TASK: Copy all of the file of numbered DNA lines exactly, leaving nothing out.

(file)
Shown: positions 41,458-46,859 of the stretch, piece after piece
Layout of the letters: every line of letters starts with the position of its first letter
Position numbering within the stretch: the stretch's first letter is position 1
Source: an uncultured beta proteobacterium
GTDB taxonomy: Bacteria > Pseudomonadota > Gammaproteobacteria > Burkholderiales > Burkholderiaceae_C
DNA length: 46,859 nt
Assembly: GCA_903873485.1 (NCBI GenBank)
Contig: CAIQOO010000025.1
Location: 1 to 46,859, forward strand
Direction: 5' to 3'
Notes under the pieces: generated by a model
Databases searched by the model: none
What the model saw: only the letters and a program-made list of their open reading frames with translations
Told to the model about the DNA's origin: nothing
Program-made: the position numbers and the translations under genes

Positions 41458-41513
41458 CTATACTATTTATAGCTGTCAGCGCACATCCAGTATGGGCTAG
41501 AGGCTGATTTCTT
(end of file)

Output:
Shown: positions 41,458-46,859 of the stretch, piece after piece
Layout of the letters: every line of letters starts with the position of its first letter
Position numbering within the stretch: the stretch's first letter is position 1
Source: an uncultured beta proteobacterium
GTDB taxonomy: Bacteria > Pseudomonadota > Gammaproteobacteria > Burkholderiales > Burkholderiaceae_C
DNA length: 46,859 nt
Assembly: GCA_903873485.1 (NCBI GenBank)
Contig: CAIQOO010000025.1
Location: 1 to 46,859, forward strand
Direction: 5' to 3'
Notes under the pieces: generated by a model
Databases searched by the model: none
What the model saw: only the letters and a program-made list of their open reading frames with translations
Told to the model about the DNA's origin: nothing
Program-made: the position numbers and the translations under genes

Positions 41458-41513
41458 CTATACTATTTATAGCTGTCAGCGCACATCCAGTATGGGCTAG
41501 AGGCTGATTTCTT